Addressing quality and affordability of housing is arguably the most important action to mitigate the effects of inadequate household resources in New Zealand. There is an urgent need to increase the housing stock, particularly for low-income families.8 Housing was a primary concern of children consulted by the Expert Advisory Group on solutions to child poverty, with particular concerns about damp and cold houses affecting their health, high costs of heating, crowding, and the negative impact of insecure and unstable housing tenure.8 Babies and pre-school children are particularly affected by poor housing as they are at home for most of the day.8 Kia Piki Ake (the Expert Welfare Advisory Group) made five recommendations in relation to housing, including urgent expansion and acceleration of Government efforts to substantially increase public housing, increasing the range of home ownership and tenure options for people on low and low–middle incomes, subsidising of housing costs for people on low incomes and improving access to affordable, suitable housing support for people on low and low–middle incomes, including a range of affordable home-ownership products and papakāinga housing.4

Households that spend more than 30% of income on owner-occupied or rental accommodation meet the benchmark for having a high “outgoings-to-income” ratio or OTI.101 Meeting high housing costs relative to income can leave insufficient money to cover other basic needs such as food, clothing, heating, transport, medical care and education, especially for low-income households.101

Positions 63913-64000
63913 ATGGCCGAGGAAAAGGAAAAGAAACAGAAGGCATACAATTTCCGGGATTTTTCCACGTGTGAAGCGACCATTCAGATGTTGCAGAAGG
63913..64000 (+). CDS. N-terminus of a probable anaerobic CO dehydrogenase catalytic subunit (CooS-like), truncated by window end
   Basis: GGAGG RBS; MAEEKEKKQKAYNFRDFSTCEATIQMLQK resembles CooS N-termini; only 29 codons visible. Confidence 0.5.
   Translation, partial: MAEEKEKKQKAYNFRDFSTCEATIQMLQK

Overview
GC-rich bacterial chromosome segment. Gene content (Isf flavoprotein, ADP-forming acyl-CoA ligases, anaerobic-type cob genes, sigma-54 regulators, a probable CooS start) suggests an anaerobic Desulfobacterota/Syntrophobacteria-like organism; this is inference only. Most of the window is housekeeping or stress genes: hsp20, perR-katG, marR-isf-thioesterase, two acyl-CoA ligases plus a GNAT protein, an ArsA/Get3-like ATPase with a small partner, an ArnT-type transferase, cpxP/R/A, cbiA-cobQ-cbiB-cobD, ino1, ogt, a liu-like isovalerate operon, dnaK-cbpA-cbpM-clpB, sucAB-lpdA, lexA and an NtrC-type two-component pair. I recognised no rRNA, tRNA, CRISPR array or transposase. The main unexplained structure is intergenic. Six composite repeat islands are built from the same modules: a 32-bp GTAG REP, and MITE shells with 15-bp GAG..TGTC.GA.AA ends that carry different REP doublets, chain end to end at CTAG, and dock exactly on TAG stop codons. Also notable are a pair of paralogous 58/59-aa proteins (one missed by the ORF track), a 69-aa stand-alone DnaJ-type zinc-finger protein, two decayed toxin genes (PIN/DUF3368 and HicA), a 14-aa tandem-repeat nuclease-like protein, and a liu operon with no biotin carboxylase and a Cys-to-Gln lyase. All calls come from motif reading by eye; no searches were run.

The following data contribute to monitoring progress toward ensuring access to adequate, safe and affordable housing for all people, a universal human right (Sustainable Development Goal 11).3

Data sources and methods

Indicator

Households spending more than 30% of their income on housing costs

Data source

New Zealand Household Economic Survey (NZHES) via Perry (2019)104

Definitions

Owned: People who owned their home, partly owned their home, or held it in a family trust.

Rental: People who did not own their home, did not have it in a family trust, and were making rent payments to a private person, trust, or business or were making rent payments to Housing New Zealand Corporation, local authority, or city council, or other state-owned corporation or state-owned enterprise, or government department or ministry.

Housing costs include all mortgage outgoings (principal and interest) together with rent and rates for all household members. Repairs, maintenance, and dwelling insurance are not included. Any housing-related cash assistance from the government is included in household income.101